Hero gets on his su­per suit

Rutherglen Reformer - - The Ticket - With Ian Bunt­ing

Rep­re­sent­ing one of Marvel stu­dios’ big­ger gam­bles, Paul Rudd brings the pint-sized hero to life on the big screen for the first time.

Armed with a su­per suit that al­lows him to shrink in size and grow in strength, Rudd’s con­man Scott Lang teams up with men­tor Dr Hank Pym (Michael Dou­glas) to try to pull off a heist that may just save the world.

Be­ing lit­tle-known in main­stream minds did Iron Man and the Guardians of the Gal­axy no harm but it’s safe to say the Ant-Man char­ac­ter needed some in­tro­duc­ing to non-comic book afi­ciona­dos.

Com­bine this with orig­i­nal di­rec­tor Edgar Wright (Shaun of the Dead) de­part­ing the pro­ject due to cre­ative dif­fer­ences, and the buzz for Marvel’s latest ex­pan­sion of its cin­e­matic uni­verse was patchy at best.

We needn’t have wor­ried: Ant-Man is yet another home run for a stu­dio that has done lit­tle wrong thus far, ef­fec­tively com­bin­ing scifi, com­edy, hero­ics and Ocean’s Eleven-style heist capers.

Cru­cially, es­pe­cially given the less jaw­drop­ping sec­ond Avengers movie, there is a fresh­ness to this ad­ven­ture, not least in the su­perb set pieces that clev­erly play with the size dif­fer­ences be­tween Rudd’s re­luc­tant hero and the world around him.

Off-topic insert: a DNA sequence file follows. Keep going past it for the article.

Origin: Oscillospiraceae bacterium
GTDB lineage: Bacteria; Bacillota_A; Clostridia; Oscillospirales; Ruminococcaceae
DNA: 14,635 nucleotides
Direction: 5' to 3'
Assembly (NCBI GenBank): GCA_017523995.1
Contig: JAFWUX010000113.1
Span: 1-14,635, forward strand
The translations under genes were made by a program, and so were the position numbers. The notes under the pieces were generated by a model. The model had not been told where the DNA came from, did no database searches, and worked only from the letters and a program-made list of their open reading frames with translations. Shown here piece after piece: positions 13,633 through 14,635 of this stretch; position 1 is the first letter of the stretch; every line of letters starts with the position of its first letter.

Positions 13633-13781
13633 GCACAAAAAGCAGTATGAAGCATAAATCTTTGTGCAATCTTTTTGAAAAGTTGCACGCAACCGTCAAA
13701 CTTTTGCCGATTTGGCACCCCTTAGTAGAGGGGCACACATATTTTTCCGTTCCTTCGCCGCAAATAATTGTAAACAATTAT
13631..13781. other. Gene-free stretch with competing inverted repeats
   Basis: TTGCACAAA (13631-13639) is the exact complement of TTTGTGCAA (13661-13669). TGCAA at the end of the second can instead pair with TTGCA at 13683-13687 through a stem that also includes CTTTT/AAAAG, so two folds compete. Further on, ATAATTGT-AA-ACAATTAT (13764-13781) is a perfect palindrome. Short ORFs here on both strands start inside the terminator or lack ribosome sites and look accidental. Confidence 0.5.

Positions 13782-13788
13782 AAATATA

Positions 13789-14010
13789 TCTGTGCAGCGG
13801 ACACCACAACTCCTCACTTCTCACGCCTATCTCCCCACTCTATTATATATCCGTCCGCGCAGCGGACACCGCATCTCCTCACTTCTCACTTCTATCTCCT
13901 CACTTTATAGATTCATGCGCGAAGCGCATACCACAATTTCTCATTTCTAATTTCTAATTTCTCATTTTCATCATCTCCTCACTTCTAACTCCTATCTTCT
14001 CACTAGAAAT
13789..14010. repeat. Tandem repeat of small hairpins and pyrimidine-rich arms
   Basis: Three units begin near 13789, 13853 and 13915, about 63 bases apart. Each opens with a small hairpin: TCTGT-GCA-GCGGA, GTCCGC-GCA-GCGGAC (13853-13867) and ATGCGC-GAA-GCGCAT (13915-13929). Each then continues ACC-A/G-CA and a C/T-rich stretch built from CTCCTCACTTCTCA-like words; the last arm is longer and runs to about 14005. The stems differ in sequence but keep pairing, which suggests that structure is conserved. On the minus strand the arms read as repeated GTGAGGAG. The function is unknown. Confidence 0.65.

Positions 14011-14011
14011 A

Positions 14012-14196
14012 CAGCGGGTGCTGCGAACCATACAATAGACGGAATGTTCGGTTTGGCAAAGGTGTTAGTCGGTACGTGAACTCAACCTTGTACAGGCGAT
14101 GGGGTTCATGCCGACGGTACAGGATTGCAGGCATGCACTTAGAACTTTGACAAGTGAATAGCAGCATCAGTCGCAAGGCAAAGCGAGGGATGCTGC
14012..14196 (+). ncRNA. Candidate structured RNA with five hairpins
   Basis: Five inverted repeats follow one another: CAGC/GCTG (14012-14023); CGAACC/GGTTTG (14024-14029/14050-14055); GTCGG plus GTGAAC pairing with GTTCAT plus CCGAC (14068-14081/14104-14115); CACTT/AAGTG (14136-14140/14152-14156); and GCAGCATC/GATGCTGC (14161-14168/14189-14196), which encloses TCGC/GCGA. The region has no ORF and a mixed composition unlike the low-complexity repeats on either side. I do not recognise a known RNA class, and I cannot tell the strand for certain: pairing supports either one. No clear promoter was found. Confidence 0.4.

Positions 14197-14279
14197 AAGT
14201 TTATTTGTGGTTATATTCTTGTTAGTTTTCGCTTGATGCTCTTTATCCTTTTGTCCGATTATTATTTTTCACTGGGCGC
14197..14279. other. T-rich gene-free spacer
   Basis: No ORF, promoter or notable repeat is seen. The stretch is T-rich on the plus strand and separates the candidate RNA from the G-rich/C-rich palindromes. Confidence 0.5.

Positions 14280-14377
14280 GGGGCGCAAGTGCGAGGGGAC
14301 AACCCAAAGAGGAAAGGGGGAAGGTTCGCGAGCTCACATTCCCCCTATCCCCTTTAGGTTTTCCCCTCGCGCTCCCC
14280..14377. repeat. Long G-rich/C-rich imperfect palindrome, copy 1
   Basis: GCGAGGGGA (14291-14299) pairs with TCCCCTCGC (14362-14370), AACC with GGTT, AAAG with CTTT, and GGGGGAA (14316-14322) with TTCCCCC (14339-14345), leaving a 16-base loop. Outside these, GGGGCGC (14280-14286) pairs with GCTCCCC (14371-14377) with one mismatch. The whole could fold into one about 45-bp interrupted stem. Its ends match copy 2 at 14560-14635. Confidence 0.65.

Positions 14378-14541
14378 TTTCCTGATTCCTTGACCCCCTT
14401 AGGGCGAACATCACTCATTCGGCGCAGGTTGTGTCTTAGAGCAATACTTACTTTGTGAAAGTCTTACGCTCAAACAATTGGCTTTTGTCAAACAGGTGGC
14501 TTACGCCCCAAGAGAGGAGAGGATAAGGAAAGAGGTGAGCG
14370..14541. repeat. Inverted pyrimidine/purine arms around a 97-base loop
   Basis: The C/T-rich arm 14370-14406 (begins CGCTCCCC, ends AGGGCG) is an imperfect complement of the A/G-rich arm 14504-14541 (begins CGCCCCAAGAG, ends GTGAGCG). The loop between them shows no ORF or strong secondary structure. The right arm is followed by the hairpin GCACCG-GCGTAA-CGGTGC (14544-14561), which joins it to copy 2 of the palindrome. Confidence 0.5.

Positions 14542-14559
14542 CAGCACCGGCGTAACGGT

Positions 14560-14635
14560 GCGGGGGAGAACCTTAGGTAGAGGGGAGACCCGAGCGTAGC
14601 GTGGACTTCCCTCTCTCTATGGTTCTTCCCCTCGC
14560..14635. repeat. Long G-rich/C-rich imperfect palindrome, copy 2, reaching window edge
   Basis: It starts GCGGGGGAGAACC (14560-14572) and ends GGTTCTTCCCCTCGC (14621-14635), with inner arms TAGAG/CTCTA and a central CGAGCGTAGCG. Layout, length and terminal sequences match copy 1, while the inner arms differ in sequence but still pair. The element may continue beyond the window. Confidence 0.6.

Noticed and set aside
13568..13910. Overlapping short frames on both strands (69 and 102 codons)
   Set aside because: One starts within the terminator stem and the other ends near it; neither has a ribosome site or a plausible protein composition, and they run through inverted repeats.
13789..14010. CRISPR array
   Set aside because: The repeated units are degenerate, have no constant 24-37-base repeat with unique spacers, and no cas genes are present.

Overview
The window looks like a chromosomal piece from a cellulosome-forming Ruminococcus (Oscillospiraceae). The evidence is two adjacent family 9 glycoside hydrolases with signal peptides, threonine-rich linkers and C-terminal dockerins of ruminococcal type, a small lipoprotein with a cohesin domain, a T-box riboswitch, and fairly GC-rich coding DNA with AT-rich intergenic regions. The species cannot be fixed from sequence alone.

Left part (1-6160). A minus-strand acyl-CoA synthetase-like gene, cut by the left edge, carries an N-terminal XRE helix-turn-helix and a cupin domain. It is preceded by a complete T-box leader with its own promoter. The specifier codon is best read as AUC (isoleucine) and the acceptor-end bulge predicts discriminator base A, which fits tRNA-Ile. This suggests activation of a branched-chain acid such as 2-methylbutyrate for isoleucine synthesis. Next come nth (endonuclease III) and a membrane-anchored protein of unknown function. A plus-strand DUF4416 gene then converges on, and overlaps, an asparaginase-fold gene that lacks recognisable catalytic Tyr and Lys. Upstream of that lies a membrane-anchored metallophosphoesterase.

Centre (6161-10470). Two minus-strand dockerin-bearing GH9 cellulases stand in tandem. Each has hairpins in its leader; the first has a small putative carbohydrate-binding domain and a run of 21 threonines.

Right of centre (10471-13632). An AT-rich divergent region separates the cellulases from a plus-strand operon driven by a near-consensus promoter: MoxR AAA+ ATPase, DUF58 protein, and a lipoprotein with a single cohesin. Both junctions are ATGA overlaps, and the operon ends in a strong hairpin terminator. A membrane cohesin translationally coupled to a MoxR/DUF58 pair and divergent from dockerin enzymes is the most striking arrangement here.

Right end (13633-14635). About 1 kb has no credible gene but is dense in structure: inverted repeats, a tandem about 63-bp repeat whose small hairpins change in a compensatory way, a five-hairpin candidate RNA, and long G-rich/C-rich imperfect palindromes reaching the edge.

Pey­ton Reed (Bring It On, The Break-Up) may not have been an ob­vi­ous choice to re­place Wright in the di­rec­tor’s chair but his mag­nif­i­cent use of ev­ery­thing from pointof-view shots and plac­ing of rats as deadly op­po­nents to a bat­tle staged around a Thomas the Tank En­gine train set give Ant-Man a de­light­ful, dis­ori­ent­ing vis­ual style.

Wright is still given a story credit – with other con­trib­u­tors in­clud­ing Rudd, An­chor­man di­rec­tor Adam McKay and Joe Cor­nish.

With such a comedic crew on board, it’s no sur­prise there are more than a few laughs; Michael Peña, in par­tic­u­lar, is a riot as Scott’s part­ner-in-crime Luis.

The plot takes a while to re­ally kick in, but Rudd’s like­able crook-turned-Avenger keeps us en­ter­tained and Dou­glas – clearly hav­ing a ball in the Marvel world – and Lost’s Evan­ge­line Lilly (Hope van Dyne) shine as Scott’s gate­keep­ers to hero­ism.

Far­ing less well, though, is Corey Stoll as vil­lain Dar­ren Cross. His tech­nol­ogy and busi­ness-ob­sessed an­tag­o­nist is like a re-run of Jeff Bridges’s turn in Iron Man as Marvel con­tin­ues to find it tough pro­vid­ing its su­per­heroes with wor­thy ad­ver­saries not named Loki.

As ever, there are nods to the wider Marvel cin­e­matic uni­verse – past, present and fu­ture this time – but they don’t feel shoe­horned in and all play a key role in de­vel­op­ments.

More in­ti­mate than the Avengers and the stu­dio’s best in­tro­duc­tion to a char­ac­ter since Iron Man, Ant-Man is a blast from start to fin­ish, leav­ing plenty of room for this cool, charis­matic cus­tomer to grow.

Gi­ant pres­ence Paul Rudd makes for a like­able Ant-Man

Newspapers in English

Newspapers from UK

© PressReader. All rights reserved.